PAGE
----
The body produces a number of hormones that, when produced in the correct balance, keep the body functioning normally. However, if the body produces too much or too little of even just one hormone, then this can affect the way the body functions and the way you feel.
Your endocrine system works sort of like an orchestra. Even one overactive or underactive hormone gland can have a cascade of effects.
Hormones are incredible chemical messengers in our body that affect our brain, heart, bones, muscles, and reproductive organs and are an essential part of the workings of every cell in the human body. Hormones work best when balanced, but they can become imbalanced.
Balancing Hormones – One Example
Here’s one little example – it’s a story that makes a point about hormones.
Recently my shoulder started to get stiff and painful. Over a period of a few days it worsened so much so that I could hardly use my arm at all. I had a hard time getting to sleep, as it was so painful that I couldn’t get comfortable enough and it would often wake me up once I did finally doze off.
I started researching to figure out what this was and concluded it was a condition called “frozen shoulder”. This condition most often affects menopausal women. As I read up more and more about this condition, I got more and more freaked out. It can last a year. Painful physical therapy is most recommended. Most pain meds don’t help it. I studied all of the top medical sites – Mayo Clinic, WebMD and others. It all just sounded absolutely horrible.
The thought of losing the use of my arm for a year and enduring this pain was more than depressing. Overall, it was looking pretty bleak.
So, I started digging a lot deeper to find alternative treatments and stumbled upon a few obscure articles and some forums that talked about the relation of “frozen shoulder” to hormones. It made sense because this most often affects women in menopause. After reading everything I could find about it, I ended up slathered on some of my bio-identical hormone creams (both estrogen and progesterone).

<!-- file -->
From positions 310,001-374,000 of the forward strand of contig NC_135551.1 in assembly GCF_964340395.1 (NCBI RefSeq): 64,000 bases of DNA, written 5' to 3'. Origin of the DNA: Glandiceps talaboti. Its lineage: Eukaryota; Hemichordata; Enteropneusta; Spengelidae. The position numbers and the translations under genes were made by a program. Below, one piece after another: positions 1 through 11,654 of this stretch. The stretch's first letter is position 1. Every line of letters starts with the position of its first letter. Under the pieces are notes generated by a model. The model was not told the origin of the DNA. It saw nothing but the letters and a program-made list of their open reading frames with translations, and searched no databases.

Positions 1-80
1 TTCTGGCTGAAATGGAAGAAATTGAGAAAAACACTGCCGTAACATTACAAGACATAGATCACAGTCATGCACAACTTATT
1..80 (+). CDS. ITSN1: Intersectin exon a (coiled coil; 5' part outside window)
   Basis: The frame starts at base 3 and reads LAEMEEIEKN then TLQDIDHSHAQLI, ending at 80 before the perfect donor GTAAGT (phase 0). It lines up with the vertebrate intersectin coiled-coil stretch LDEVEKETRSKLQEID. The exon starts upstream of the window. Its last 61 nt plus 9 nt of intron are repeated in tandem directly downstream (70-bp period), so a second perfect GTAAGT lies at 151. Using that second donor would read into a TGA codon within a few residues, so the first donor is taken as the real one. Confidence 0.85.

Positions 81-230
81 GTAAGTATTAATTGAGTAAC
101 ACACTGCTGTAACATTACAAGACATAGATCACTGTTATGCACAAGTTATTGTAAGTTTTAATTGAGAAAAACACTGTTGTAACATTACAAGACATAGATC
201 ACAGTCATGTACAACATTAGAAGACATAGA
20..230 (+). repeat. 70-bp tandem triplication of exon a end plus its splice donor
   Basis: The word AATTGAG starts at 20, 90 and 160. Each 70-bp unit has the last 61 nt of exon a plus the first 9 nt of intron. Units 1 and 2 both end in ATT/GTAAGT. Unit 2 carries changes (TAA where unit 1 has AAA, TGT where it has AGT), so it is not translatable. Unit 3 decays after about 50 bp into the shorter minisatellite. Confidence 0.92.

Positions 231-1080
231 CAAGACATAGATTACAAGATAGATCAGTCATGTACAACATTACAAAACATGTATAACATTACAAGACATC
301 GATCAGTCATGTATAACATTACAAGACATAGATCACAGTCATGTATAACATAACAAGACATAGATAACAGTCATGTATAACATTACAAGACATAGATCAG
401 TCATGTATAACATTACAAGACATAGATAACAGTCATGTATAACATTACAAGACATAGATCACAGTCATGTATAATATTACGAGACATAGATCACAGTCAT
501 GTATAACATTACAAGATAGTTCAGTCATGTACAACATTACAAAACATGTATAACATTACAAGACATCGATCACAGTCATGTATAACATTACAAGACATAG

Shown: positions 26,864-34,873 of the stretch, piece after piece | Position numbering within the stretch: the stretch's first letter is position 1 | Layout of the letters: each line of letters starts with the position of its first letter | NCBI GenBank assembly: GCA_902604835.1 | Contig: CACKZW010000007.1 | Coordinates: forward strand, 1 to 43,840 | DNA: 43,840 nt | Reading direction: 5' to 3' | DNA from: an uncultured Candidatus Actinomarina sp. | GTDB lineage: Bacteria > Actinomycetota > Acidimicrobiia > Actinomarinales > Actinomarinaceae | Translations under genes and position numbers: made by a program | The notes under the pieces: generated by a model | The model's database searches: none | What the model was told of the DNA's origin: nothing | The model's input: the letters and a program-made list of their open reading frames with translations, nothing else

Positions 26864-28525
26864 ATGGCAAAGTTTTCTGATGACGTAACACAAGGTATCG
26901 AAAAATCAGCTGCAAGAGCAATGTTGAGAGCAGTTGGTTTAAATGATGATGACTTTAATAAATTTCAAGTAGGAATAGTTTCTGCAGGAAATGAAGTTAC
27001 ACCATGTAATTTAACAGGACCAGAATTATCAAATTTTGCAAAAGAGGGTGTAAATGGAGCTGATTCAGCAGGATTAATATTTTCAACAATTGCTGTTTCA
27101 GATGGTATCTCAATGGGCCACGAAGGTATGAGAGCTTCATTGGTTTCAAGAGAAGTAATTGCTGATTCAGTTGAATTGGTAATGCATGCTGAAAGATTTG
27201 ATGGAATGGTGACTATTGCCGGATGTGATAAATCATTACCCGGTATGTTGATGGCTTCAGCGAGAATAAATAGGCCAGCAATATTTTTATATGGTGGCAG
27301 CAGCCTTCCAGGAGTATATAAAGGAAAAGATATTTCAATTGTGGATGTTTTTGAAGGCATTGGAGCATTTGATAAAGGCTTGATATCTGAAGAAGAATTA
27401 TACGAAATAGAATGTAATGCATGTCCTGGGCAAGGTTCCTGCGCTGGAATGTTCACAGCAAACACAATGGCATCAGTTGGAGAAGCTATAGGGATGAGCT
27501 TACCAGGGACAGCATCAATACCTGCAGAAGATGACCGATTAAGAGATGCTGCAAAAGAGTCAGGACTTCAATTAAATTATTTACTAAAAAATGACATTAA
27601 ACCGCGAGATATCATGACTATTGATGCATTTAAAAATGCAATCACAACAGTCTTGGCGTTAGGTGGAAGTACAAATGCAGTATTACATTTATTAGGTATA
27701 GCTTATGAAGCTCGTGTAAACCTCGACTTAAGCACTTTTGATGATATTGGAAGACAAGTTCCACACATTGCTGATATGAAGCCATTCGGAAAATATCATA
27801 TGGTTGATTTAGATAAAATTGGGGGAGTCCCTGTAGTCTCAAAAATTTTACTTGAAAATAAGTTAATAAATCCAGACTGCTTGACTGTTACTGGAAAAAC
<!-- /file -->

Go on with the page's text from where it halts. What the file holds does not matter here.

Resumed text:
By the time I woke up the next morning it was greatly improved, and I mean a LOT. By the following day it was completely back to normal.
Can you imagine going through a year of agony by not knowing that some hormones could handle the whole situation within a day or two? WOW!
That blew me away.
Not to mention the fact that I had also been experiencing more joint pain, and what do you know, it had everything to do with my estrogen levels dropping when I went into menopause.
Here is one article about it: https://www.34-menopause-symptoms.com/joint-pain.htm – see under “Causes of Joint Pain” section.
There is a somewhat common condition called estrogen dominance that can affect women. Even if your estrogen levels aren’t that high, if your progesterone levels are very low (too low for the proper balance between the two), then you can still have estrogen dominance. I think some doctors are maybe a bit too fast to say estrogen dominance, but there are certainly women who have benefited greatly by an increase in progesterone that balanced out those hormones.
There is an excellent article on this that I recommend reading:
https://www.womentowomen.com/hormonal-health/estrogen-dominance/ – not only does it explain this is much more detail, along with symptoms, but it also explains several options of how to treat it.
Men can likewise have issues with testosterone being low, which can adversely affect their muscle tone and stamina.
The Important Role that Balancing Hormones Can Play
Another example of the importance of balancing hormones is shown in a number of studies done on Chronic Fatigue Syndrome which found that many patients had lower cortisol levels, a stress hormone produced by the adrenal glands. It has been suggested that such cortisol deficiencies could be largely responsible for Chronic Fatigue Syndrome patients having impaired or weakened responses to psychological or physical stresses such as worry, infection, or exercise.
It is also quite common for those suffering from Fibromyalgia, CFS and other chronic illnesses to have low thyroid (hypothyroidism), in addition to low adrenal hormones [cortisol and DHEA], as well as low pregnenolone.
Rather than trying to explain each hormone and the varying issues that can occur with each, the best thing to do is to get complete hormone testing done.
Get proper hormone testing done through a qualified doctor and work to correct deficiencies or imbalances either through diet and lifestyle changes, natural supplements or prescribed bio-identical hormone replacement therapy. It is possible that balancing hormones may help to relieve or even eradicate one or more of your symptoms.